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How to Create a Control Chart

Sample Control Charts

Edited by Kimberly Eng, Nathan Wong, Tom Viren, Brandywine and 9 others

Control charts are an efficient way of analyzing performance data to evaluate a process. Control charts have many uses; they can be used in manufacturing to test if machinery are producing products within specifications. Also, they have many simple applications such as professors using them to evaluate tests scores. To create a control chart, it is helpful to have Excel; it will simplify your life. Edit Steps

1. 1
Check to see that your data meets the following criteria:

Data should usually be normally distributed revolving around a mean (average).

In the example below, a bottle company fills their bottles to 16 oz. (mean); they are evaluating if their process is in-control. The amount in ounces over 16 oz. is normally distributed around the mean.

Measurements need to be independent of one another.

In the example, the measurements are in subgroups. The data in the subgroups should be independent of the measurement number; each data point will have a subgroup and a measurement number.


Find the mean of each subgroup.

To find the mean, add all measurements in the subgroup and divide by the number of measurements in the subgroup.

In the example, there are 20 subgroups and in each subgroup there are 4 measurements.

3. 3
Find the mean of all of the means from the previous step (X).

This will give you the overall mean of all the data points. The overall mean will be the centerline in the graph (CL), which is 13.75 for our example.

4. 4
Calculate the standard deviation (S) of the data points (see tips).

5. 5
Calculate the upper and lower control limits (UCL, LCL) using the following formula:

UCL = CL + 3*S LCL = CL 3*S The formula represents 3 standard deviations above and 3 standard deviations below the mean respectively.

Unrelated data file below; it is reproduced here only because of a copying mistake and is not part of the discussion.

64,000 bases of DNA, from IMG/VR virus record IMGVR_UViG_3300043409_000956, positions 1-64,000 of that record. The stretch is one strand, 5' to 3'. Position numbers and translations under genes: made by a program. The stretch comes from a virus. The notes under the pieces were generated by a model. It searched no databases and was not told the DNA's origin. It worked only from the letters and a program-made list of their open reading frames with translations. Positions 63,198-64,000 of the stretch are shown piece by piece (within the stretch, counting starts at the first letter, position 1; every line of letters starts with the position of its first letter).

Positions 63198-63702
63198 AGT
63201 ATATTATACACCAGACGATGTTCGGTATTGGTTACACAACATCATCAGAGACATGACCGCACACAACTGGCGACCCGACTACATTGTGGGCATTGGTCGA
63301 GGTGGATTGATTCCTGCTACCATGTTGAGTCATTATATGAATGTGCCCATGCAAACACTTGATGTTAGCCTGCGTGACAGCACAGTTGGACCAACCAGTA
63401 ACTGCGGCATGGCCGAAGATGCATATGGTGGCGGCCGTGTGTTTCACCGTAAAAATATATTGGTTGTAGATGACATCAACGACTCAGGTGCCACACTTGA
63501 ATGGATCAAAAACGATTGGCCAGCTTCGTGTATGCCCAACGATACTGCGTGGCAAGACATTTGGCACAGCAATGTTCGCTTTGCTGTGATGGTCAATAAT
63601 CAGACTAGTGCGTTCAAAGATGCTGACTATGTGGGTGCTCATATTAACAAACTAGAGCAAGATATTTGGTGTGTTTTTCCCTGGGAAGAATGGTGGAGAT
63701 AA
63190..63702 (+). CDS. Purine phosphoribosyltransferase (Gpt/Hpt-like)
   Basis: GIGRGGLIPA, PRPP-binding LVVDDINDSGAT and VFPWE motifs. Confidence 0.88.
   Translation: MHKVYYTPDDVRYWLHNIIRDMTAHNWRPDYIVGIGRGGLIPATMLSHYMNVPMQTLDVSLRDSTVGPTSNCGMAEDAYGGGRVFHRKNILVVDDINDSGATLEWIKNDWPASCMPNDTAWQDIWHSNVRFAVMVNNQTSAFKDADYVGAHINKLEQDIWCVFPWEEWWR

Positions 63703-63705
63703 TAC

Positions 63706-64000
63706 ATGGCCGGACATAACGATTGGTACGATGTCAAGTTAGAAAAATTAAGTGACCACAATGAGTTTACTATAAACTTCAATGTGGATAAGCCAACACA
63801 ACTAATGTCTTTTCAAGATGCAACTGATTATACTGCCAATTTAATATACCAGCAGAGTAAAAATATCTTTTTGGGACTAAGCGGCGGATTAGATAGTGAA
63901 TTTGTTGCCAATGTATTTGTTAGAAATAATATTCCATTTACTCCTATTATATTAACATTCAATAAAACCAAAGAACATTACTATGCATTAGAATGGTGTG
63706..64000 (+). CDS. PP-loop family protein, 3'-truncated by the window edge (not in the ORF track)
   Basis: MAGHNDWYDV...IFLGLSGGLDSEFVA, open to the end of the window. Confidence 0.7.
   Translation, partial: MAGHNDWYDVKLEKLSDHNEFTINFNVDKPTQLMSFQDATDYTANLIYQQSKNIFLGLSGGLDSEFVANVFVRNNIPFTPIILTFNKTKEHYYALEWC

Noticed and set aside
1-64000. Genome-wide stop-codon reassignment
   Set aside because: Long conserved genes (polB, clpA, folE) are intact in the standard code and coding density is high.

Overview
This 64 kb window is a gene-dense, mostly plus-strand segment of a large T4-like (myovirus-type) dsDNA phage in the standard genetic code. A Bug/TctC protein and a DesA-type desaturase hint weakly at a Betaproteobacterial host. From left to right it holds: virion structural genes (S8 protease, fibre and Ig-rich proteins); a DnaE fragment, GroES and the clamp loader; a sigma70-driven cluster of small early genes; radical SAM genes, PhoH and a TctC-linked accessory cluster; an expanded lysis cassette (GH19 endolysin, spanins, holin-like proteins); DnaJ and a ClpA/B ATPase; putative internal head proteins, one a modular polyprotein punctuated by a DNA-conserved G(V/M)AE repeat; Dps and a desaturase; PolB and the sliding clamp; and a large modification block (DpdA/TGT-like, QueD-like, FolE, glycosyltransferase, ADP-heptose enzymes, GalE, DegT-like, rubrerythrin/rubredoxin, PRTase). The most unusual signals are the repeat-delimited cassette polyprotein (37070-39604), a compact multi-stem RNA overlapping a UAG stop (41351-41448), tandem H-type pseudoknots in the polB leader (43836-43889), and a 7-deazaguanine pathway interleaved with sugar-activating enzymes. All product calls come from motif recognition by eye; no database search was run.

6. 6
Refer to the below chart with steps 7 through 10.

7. 7
Draw a line at each deviation.

In the above example, there is a line drawn at one, two, and three standard deviations (sigmas) away from the mean.

Zone C is 1 sigma away from the mean (green). Zone B is 2 sigma away from the mean (yellow). Zone A is 3 sigma away from the mean (red).

8. 8

Graph the X-bar Control Chart, by graphing the subgroup means (x-axis) verses measurements (y-axis). Your graph should look like something like this:

9. 9
Evaluate the graph to see if the process is out-of-control. The graph is out-of-control if any of the following are true:

Any point falls beyond the red zone (above or below the 3-sigma line). 8 consecutive points fall on one side of the centerline. 2 of 3 consecutive points fall within zone A. 4 of 5 consecutive points fall within zone A and/or zone B. 15 consecutive points are within Zone C. 8 consecutive points not in zone C.

10. 10
State whether the system is in-control or out-of-control.


Sample Control Charts

Sample Control Chart

Sample Control Chart for Subgroups

Sample Control Chart for Multiple Groups





Excel commands that will make your data analyze easier are: Use Excel when creating your charts, because it has built in functions (shown below) that will speed up your calculations.



Control charts are (generally) based on data being normally distributed. In practice, however, they are reasonably robust to non-normal data. For some charts, e.g. the c chart, data probably will be non-normally distributed. Moving Range charts (often used with the Individuals Chart (also known as the X or I chart) use different interpretation rules to cater for the very strong non-normality of Moving Range data.

X-bar charts, such as the one explained above, chart means rather than individual values. As explained by the Central Limit Theorem, Means tend to be normally distributed even if the underlying data are not.